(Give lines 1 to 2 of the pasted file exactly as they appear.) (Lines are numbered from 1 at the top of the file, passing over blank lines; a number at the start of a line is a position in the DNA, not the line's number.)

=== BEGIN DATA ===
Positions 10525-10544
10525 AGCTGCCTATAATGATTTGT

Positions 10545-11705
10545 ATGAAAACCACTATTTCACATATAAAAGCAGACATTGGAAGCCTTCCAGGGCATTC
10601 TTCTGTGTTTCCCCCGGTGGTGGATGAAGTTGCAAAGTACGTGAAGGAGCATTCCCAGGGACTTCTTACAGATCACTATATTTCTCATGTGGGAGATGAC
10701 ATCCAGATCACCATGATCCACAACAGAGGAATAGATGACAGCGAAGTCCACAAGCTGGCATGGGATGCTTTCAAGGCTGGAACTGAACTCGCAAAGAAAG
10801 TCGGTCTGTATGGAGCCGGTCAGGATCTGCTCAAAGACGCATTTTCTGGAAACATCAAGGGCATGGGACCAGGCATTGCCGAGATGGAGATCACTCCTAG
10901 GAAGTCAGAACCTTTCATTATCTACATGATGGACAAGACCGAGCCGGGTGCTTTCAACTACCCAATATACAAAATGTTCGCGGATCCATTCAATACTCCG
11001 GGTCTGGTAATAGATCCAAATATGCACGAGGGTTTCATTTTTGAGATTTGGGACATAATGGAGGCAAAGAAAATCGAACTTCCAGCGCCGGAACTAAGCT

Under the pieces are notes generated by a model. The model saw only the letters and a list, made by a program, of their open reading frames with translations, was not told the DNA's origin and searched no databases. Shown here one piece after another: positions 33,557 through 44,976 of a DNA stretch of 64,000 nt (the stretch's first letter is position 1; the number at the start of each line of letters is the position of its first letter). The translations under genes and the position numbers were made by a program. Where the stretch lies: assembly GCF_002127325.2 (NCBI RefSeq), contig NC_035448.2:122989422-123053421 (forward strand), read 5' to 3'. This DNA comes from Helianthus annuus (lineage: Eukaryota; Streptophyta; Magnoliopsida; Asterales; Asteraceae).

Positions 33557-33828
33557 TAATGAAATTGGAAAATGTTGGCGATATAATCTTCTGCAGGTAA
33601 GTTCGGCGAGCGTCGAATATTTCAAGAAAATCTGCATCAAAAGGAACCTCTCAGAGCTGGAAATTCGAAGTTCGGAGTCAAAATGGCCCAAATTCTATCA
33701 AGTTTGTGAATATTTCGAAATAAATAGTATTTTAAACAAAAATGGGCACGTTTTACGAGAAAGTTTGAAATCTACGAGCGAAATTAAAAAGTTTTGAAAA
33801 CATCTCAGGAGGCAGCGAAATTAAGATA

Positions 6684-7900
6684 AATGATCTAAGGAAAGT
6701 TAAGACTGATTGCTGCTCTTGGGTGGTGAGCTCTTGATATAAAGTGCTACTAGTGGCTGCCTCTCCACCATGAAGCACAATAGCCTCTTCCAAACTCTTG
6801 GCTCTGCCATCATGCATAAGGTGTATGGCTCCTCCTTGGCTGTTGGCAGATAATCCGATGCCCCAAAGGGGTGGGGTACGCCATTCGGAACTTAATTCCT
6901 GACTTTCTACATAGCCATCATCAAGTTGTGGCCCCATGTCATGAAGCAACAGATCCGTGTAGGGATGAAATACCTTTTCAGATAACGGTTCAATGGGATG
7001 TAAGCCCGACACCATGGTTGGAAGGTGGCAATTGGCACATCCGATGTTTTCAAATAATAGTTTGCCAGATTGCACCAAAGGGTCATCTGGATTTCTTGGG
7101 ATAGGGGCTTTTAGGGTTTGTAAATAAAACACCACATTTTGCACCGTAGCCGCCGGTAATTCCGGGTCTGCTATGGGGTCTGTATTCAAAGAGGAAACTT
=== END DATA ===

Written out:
Positions 10525-10544
10525 AGCTGCCTATAATGATTTGT